A study of the differences in parenting styles between substance abusers and non-substance abusers
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The study examined the differences in parenting styles between substance abusing parents and non-substance abusing parents. This quantitative study determined if there was a significant difference in styles of parenting between both groups.;The study was comprised of (151) female participants, 76 (substance abusers) and 75 (non-substance abusers). All of the participants were the primary caregivers of their child or children. Each participant completed a questionnaire consisting of 4 scales, PARQ/Control (Parental Acceptance and Rejection Questionnaire which consisted of a built in control scale; DAST (Drug Abuse Screening Test); LDI (Life Distress Index), and the S-MAST (Short Version of the Michigan Alcohol Screening Test). Also each participant completed the personal information data sheet that included 4 questions pertaining to mental health issues. Each participant signed a consent form indicating a willingness to participate in the study.;The two groups were selected from different settings. The substance abuse group consisted of participants from outpatient substance abuse treatment programs and the comparison group consisted of participants from various venues such as daycare centers and a church. All of the participants were selected from the same geographic areas in the Bronx, Manhattan, Queens and Westchester Counties.;The findings of the study indicated there was no significant difference in parenting styles between the substance abusing and non-substance abusing groups. There were two significant findings. First, substance abusing mothers scored higher than the non-substance abusing mothers on the Life Distress Index. Second, mothers who reported having depression were more likely to reject their children compared to mothers who reported suffering from anxiety.;The rationale and purpose of the study was to provide empirical data and more insight regarding the association between parenting styles and substance abuse. This study hoped to help identify potential at risk families and provide the appropriate interventions, to help minimize the risk of harm to a child, while reducing the substantial number of children being placed in the foster care system.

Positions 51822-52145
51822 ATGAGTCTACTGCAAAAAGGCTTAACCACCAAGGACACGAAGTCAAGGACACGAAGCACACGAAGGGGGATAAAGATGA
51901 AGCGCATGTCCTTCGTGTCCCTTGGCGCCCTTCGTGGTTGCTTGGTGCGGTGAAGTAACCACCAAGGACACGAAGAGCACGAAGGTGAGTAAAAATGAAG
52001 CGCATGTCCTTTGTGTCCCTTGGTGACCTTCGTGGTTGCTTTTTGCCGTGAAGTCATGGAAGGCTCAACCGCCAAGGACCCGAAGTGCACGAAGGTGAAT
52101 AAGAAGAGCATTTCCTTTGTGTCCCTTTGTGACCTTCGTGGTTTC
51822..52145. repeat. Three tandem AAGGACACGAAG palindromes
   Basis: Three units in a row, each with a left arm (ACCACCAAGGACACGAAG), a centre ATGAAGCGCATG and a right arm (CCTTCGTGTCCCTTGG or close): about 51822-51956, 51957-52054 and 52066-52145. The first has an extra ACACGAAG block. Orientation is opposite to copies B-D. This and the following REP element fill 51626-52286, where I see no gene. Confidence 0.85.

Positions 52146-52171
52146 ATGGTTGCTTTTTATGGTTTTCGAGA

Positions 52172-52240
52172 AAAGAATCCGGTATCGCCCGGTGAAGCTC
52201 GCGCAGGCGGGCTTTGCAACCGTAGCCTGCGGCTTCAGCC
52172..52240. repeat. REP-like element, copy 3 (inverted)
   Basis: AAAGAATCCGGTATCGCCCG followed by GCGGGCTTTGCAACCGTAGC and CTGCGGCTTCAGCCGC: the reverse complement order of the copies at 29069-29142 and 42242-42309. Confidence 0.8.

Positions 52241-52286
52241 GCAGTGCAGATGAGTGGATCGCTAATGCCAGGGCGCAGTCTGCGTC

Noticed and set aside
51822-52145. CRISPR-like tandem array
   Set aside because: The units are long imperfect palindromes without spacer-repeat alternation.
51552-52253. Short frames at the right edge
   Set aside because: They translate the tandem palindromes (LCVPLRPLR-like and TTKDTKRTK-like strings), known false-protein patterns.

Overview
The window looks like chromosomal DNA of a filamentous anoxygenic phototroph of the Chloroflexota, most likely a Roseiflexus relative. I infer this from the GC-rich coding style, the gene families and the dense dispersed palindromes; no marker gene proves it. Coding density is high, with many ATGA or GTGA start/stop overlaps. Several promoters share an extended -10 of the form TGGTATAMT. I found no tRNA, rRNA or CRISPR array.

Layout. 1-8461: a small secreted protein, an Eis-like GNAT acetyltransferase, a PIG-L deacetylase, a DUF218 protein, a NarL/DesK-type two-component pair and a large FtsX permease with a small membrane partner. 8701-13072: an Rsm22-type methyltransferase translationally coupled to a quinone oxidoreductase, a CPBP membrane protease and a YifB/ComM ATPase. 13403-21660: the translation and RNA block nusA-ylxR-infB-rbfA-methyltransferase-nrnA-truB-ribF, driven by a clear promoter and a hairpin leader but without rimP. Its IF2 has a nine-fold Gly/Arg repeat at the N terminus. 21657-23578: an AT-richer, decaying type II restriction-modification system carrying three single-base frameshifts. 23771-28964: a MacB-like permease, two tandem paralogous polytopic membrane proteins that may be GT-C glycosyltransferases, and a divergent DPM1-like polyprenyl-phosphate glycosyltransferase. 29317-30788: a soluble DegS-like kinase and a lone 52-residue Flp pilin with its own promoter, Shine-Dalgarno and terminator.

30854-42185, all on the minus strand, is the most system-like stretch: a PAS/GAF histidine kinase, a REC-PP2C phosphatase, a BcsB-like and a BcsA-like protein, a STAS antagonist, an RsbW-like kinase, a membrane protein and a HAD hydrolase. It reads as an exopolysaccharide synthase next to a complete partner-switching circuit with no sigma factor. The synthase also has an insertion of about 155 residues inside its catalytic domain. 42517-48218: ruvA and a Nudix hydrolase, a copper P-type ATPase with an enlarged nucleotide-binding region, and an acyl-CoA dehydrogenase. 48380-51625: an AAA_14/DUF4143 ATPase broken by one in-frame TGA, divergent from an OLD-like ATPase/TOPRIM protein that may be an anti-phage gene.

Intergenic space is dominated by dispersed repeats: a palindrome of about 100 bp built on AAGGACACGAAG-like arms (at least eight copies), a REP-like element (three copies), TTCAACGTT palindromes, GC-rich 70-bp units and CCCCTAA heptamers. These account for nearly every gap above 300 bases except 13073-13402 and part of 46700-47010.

Source: Dissertation Abstracts International, Volume: 67-06, Section: A, page: 2324.;Advisors: Joan Beder.